Tales of Natural and Unnatural Catastrophes

Tales of Natural and Unnatural Catastrophes by Patricia Highsmith

Book: Tales of Natural and Unnatural Catastrophes by Patricia Highsmith Read Free Book Online
Authors: Patricia Highsmith
stuck elevator and dropping a match on to it, with an idea of cremating the bodies, which was the Nabutians’ religious custom. A servant said a couple of the men’s wives were responsible for this.
    “ Gas masks! ” Bomo yelled. “Get them fast—on pain of death!” Servants scurried, soldier guards dashed about as if on fire themselves. Everyone had to get out, and everyone tried, though one Committee man collapsed on the floor and had to be dragged across the lobby. The elevator shaft leaked smoke at every invisible seam, like something about to explode, while the smell of the smoke suggested hellfire. Figures dashed or reeled out of the doors of Government House on to its steps, into a grey atmosphere in which objects were more visible but breathing hardly less dangerous.
    “The gas masks, Your Excellency!” cried a lieutenant.
    Soldiers rushed up with armloads of gas masks, which were opened and rapidly jammed on to the heads of the Committee members and their aides.
    “Yo’ moufs on d’ pipe !” shouted Bomo, recalling suddenly some instructions he had heard long ago. He was pleased with his soldiers for having got the masks out so quickly. Along with his soldiers, a couple of whom already wore masks, Bomo helped buckle the masks securely around the necks of the dazed Committee men, and to lead them leftward toward the Small Palace, where the air appeared clearer, at least for the moment. Bomo gallantly declined a mask, and gripped Lulu-Fey protectively by the hand. Across her face she held a white napkin dampened with champagne.
    The Committee staggered and struggled as if trying to get the masks off. Two men fell.
    “Pick ’em up!” Bomo yelled to his soldiers.
    Smoke swirled. A soldier with a mask dropped and lay writhing feebly.
    In the Small Palace, servants got to work fanning. The Committee men were laid out on the floor, face up. Some didn’t move. It was amazing to Bomo.
    “More fans!” cried Bomo. “And wet towels at once!” The towels were for the people without masks, like himself, for instance.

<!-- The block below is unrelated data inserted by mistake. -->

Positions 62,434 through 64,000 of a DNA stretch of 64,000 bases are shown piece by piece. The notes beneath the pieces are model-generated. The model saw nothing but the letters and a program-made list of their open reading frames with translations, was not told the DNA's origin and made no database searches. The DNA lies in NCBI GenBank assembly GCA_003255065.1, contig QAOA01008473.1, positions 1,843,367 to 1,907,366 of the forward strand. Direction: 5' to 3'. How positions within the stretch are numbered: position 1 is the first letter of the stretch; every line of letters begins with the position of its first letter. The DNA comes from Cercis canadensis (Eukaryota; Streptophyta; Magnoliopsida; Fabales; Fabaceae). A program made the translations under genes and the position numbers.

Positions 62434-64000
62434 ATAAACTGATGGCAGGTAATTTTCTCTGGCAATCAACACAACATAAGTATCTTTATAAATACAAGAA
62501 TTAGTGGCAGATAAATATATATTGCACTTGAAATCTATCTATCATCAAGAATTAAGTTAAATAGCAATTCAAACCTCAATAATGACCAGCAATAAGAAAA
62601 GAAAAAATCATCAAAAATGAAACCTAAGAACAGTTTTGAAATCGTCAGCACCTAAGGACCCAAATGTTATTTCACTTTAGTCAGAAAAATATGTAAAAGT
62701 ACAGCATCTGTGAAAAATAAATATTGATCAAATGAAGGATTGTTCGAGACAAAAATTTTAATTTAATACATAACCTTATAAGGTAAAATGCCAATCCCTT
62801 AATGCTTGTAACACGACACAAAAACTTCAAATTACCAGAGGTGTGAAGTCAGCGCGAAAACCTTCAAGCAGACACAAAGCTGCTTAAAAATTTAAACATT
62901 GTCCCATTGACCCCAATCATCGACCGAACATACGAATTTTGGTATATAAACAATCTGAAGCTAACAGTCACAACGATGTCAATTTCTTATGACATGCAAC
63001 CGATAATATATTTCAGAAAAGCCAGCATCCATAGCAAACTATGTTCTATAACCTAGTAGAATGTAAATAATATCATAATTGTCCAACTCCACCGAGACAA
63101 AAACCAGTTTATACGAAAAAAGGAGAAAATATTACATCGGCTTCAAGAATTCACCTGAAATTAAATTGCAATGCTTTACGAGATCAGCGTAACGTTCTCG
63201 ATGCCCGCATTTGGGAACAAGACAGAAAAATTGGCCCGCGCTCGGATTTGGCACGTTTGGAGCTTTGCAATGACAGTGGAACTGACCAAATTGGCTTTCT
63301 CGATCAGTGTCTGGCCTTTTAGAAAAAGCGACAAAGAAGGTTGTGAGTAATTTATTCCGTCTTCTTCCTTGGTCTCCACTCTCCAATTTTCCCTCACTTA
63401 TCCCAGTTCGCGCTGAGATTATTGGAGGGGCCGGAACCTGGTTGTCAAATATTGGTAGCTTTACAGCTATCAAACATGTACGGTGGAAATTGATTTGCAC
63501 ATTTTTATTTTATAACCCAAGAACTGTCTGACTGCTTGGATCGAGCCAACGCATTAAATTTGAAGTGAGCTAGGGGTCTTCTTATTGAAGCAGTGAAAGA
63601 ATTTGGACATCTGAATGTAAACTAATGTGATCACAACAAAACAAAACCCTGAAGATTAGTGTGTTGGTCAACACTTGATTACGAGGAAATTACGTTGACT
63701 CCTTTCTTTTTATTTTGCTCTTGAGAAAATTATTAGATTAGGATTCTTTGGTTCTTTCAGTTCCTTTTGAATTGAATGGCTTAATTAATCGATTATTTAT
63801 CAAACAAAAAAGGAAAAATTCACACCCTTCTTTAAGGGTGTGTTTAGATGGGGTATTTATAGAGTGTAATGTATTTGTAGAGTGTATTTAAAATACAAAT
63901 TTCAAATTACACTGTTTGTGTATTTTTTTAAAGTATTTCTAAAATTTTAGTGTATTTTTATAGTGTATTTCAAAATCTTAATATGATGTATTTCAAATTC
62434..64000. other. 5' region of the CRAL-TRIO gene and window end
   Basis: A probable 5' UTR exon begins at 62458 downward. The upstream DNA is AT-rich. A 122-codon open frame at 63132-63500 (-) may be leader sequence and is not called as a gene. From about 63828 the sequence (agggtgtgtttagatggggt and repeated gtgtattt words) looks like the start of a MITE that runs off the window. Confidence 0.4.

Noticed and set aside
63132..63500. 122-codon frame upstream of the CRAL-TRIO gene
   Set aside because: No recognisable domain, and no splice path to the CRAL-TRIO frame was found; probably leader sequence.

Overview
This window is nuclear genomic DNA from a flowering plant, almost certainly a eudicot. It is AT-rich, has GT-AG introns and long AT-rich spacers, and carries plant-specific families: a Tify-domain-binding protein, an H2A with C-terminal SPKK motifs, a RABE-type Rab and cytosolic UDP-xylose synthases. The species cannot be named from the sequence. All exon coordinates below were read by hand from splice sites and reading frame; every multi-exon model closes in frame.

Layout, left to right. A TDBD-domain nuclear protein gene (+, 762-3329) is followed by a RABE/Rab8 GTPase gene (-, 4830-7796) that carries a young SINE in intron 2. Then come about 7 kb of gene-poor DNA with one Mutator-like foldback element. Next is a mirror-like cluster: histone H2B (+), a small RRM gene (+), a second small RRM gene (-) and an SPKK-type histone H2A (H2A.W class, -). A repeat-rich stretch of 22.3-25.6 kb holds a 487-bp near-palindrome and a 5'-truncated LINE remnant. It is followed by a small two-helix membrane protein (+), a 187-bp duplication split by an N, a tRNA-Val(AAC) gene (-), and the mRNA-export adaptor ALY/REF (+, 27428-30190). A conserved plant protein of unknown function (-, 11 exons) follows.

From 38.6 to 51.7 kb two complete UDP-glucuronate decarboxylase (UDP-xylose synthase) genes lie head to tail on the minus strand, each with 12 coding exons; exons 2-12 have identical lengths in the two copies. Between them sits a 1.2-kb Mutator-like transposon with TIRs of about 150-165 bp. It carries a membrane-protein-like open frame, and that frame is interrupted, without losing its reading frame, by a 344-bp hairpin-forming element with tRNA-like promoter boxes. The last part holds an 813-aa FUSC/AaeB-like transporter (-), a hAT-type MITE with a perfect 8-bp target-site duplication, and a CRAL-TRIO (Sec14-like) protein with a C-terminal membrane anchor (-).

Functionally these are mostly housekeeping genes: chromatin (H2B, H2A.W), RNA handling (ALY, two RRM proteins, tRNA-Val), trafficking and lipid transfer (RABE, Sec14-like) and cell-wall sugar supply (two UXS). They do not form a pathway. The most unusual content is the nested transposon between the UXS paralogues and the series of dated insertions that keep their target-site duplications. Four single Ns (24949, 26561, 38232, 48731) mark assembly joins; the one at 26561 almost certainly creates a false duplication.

After a couple of minutes, things seemed to be better. The wind had shifted in their favor, fresher air blew through the house. But of the gentlemen of the Committee and their aides only two or three stirred and were still again, moaning.
    Kuo, who had left his tour of duty to attend the banquet, waved smoke from before his face, rubbed his eyes, and said, “We might take their masks off now, father. Y’think?” He was stooped on his heels like Bomo, not to see the men on the floor better, but because the smoke tended to rise in the room.
    Bomo agreed. He and Kuo and a couple of servants began unbuckling the masks. One servant cried out in alarm, shrilly, though it was a man servant.
    “ Ants! ” he yelled in his native tongue, shaking both hands.
    “Holy spirits! You are right!” Kuo jumped up, slapping his hands together, rubbing their backs. “Them big grey ants!”
    Everyone knew this particular grey ant, which hibernated or aestivated in the oddest places, and emerged in droves, blood-thirsty and furious, if disturbed. They had got into the filter fronts of the masks, a circular flat portion that was porous but rather felt-like. Now all hands in the house fell to dragging the Committee men by the shoulders or feet out of the house, because it would be hell indeed if several of these ants escaped and stayed in the house. The idea was to remove the masks and burn them outdoors. Kuo, with white gloves on now, got the first mask off and found the man’s face bleeding from ant bites besides being blue. Servants hopped, masks were cut off, and Bomo ordered a fire started on the Small Palace lawn.
    Shrieks came again, from servants male and female. Napkins, towels, anything to wipe the infuriated ants from forearms, hands and bare feet! Every man whose mask was removed was blue-faced, dead from asphyxiation, because the ants’ bodies had blocked the air flow through the filters from the

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